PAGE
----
Second day of Ukraine protests brings calls for referendum
DONETSK, Ukraine — Pro-Russia protesters rallied for a second day in Lenin Square here on Sunday, demanding a referendum on joining the Russian Federation and blasting Western influence on the region.
A week earlier, Ukraine's southern Crimea region voted to secede and to join Russia, igniting minor clashes between the two countries and Western sanctions against Moscow.
Thousands in the square waved Russian and regional flags. They demanded that ousted pro-Russia President Viktor Yanukovych be returned to office, denounced the country's interim leaders as Nazis, and accused the West and the European Union of causing unrest.
“U.S. and EU out of the Ukraine,” read one sign. “They sponsor terrorism.”
“Why did the U.S. and the EU pay for the Maidan?” asked protester Vasili Michailak, referring to the uprising in Kiev's central square that prompted Yanukovych to flee to Russia.
“We don't want war, and we don't want fascists here,” said Michailak, 57. “The occupation taking place in Ukraine was paid for by the U.S. The people of eastern Ukraine don't want to be part of NATO.”
Although protesters hope to rejoin Russia — and to end Ukrainian independence that followed the 1991 collapse of the Soviet Union — others fear a Russian invasion.
NATO's Supreme Allied Commander in Europe, U.S. Air Force Gen. Philip Breedlove, expressed concern about Russia's military buildup on Ukraine's eastern border.
That Russian force “is very, very sizable and very, very ready,” Breedlove told an event hosted by the German Marshall Fund, a Washington-based think tank.
A February study by Ukraine's Democratic Initiatives Foundation found that 33.2 percent of Donetsk residents favor joining Russia, a sentiment second in size only to Crimea's.
One woman in the crowd said she moved to Donetsk two years ago to find a school with Russian language classes for her daughter. She refused to give her name, saying she fears persecution.
She echoed familiar themes, dismissing anti-Yanukovych forces as “paid … pseudo-patriots” and “Nazis.”
“I just feel like if we stayed under one big yellow-and-blue flag” — Ukraine's national banner — “we will continue to be second-class citizens … deprived of speaking Russian,” the 35-year-old advertising worker said.
“My love for Ukraine is supposed to be equated with my hatred of Russia. It shouldn't be like that.”
Svetlana Lemeanska, 44, wore an English-language sign on her back: “Stop Ukrainian Nazism.” A lecturer at Donetsk Technical University, she wants “to join Russia, but I don't see how. I don't want a war. Maybe if we could have a referendum, we would be closer.”
Protesters marched on the regional government building, chanting for Russian President Vladimir Putin to “save us and Yanukovych, protect us.”
They quickly moved to City Hall, where young men pulled down Ukraine's flag and hoisted Russian and Donetsk regional flags to cheers, whistles and chants of “Russia!”
An hour after they left, Russia's flag came down and Ukraine's fluttered overhead again.
Betsy Hiel is the Tribune-Review's foreign correspondent.
Show commenting policy
TribLive commenting policy
You are solely responsible for your comments and by using TribLive.com you agree to our Terms of Service.
We moderate comments. Our goal is to provide substantive commentary for a general readership. By screening submissions, we provide a space where readers can share intelligent and informed commentary that enhances the quality of our news and information.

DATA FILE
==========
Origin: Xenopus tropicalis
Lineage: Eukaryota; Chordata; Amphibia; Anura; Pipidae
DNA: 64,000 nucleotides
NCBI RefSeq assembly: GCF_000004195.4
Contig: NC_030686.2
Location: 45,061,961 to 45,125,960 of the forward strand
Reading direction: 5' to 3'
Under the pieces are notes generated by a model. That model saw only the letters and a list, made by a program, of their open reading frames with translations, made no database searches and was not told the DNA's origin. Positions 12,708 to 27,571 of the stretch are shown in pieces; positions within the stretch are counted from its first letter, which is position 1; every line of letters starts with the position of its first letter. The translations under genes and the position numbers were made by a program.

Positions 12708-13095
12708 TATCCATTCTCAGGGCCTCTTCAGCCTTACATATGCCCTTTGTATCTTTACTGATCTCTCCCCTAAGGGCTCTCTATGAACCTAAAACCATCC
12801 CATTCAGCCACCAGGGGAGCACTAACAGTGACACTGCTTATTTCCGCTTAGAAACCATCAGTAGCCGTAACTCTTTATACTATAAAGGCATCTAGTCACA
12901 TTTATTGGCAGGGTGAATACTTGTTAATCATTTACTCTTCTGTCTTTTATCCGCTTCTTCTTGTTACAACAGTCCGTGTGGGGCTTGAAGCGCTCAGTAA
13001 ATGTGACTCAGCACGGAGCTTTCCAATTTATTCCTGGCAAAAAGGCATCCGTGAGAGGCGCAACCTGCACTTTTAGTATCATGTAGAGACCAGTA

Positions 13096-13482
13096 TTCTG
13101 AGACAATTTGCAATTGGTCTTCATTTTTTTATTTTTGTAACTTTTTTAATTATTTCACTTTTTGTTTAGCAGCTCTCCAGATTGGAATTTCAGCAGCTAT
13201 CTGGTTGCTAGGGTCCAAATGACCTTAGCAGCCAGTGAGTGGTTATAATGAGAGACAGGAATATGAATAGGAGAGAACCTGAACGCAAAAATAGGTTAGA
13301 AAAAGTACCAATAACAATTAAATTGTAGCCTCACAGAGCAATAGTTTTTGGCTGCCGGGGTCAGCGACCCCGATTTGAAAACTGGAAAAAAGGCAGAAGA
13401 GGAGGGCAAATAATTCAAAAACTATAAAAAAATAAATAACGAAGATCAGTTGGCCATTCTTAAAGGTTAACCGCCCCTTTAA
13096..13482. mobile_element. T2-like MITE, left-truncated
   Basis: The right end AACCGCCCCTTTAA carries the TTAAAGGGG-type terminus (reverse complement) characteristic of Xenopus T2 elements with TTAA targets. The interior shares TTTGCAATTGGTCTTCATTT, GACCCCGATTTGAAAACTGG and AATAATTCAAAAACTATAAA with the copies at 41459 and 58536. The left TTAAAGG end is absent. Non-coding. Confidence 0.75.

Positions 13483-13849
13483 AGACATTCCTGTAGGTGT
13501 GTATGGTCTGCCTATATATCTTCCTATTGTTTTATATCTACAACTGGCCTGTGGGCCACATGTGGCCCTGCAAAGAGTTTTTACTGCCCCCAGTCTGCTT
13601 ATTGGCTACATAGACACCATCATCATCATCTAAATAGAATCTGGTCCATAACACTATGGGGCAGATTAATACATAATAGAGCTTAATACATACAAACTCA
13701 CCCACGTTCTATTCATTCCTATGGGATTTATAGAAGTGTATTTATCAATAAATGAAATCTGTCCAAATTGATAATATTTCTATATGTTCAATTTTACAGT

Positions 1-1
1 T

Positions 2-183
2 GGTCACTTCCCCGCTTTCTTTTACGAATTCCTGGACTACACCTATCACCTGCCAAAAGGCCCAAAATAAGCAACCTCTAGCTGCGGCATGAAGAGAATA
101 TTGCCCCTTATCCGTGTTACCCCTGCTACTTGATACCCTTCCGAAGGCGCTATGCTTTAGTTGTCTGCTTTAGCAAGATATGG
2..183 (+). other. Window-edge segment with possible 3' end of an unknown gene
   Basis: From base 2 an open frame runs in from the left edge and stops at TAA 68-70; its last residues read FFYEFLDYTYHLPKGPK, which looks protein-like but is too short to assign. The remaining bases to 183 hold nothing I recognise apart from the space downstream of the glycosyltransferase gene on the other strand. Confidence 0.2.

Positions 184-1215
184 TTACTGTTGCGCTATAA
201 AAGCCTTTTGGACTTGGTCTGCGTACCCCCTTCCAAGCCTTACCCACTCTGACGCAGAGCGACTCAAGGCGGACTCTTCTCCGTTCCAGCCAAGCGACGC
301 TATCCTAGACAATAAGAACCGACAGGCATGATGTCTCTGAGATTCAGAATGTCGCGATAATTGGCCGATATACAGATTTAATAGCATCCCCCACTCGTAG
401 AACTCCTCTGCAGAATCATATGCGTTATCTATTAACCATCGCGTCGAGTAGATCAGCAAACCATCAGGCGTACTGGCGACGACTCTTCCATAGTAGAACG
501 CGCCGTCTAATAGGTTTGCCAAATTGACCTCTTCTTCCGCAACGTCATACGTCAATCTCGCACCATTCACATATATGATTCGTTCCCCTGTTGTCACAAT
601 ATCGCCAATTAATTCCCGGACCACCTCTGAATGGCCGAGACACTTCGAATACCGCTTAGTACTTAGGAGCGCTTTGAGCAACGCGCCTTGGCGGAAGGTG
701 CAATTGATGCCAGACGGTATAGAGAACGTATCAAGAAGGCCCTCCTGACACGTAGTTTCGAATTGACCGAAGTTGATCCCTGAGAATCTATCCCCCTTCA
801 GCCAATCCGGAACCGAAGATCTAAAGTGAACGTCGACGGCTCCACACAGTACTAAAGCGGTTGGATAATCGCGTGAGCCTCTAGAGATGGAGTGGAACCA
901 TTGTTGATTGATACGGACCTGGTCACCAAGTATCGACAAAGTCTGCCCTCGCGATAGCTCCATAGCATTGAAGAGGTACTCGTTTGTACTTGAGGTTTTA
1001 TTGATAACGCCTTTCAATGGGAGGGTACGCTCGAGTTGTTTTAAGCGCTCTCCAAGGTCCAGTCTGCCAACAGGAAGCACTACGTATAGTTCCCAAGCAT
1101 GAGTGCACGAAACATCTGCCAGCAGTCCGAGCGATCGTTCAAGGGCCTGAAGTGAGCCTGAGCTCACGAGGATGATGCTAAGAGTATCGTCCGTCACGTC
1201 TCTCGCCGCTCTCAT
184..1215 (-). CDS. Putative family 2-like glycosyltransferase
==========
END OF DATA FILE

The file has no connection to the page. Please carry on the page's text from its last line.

While most comments will be posted if they are on-topic and not abusive, moderating decisions are subjective. We will make them as carefully and consistently as we can. Because of the volume of reader comments, we cannot review individual moderation decisions with readers.
We value thoughtful comments representing a range of views that make their point quickly and politely. We make an effort to protect discussions from repeated comments either by the same reader or different readers.
We follow the same standards for taste as the daily newspaper. A few things we won't tolerate: personal attacks, obscenity, vulgarity, profanity (including expletives and letters followed by dashes), commercial promotion, impersonations, incoherence, proselytizing and SHOUTING. Don't include URLs to Web sites.
We do not edit comments. They are either approved or deleted. We reserve the right to edit a comment that is quoted or excerpted in an article. In this case, we may fix spelling and punctuation.
We welcome strong opinions and criticism of our work, but we don't want comments to become bogged down with discussions of our policies and we will moderate accordingly.
We appreciate it when readers and people quoted in articles or blog posts point out errors of fact or emphasis and will investigate all assertions. But these suggestions should be sent via e-mail. To avoid distracting other readers, we won't publish comments that suggest a correction. Instead, corrections will be made in a blog post or in an article.
- Ohio woman shot to death nearly 3 days before police find body in Neshannock home
- Steelers’ Wheaton embraces expanding role
- Panthers fall to Hawaii in game they were expected to win
- Tire comes off, hits oncoming car, kills 1 on Route 28
- Fleury denied 300th win as Penguins lose to Islanders in shootout
- 7 arrested in Latrobe-area drug dealing
- Pine-Richland tops defending champ Central Catholic to capture WPIAL title
- Crowds pack Downtown Pittsburgh to enjoy Light Up Night festivities
- Central Valley beats rival West Allegheny to win WPIAL Class AAA championship
- Emergency personnel battle fire at Whitehall apartment complex
- For 1 night on stage, embattled Cosby his old self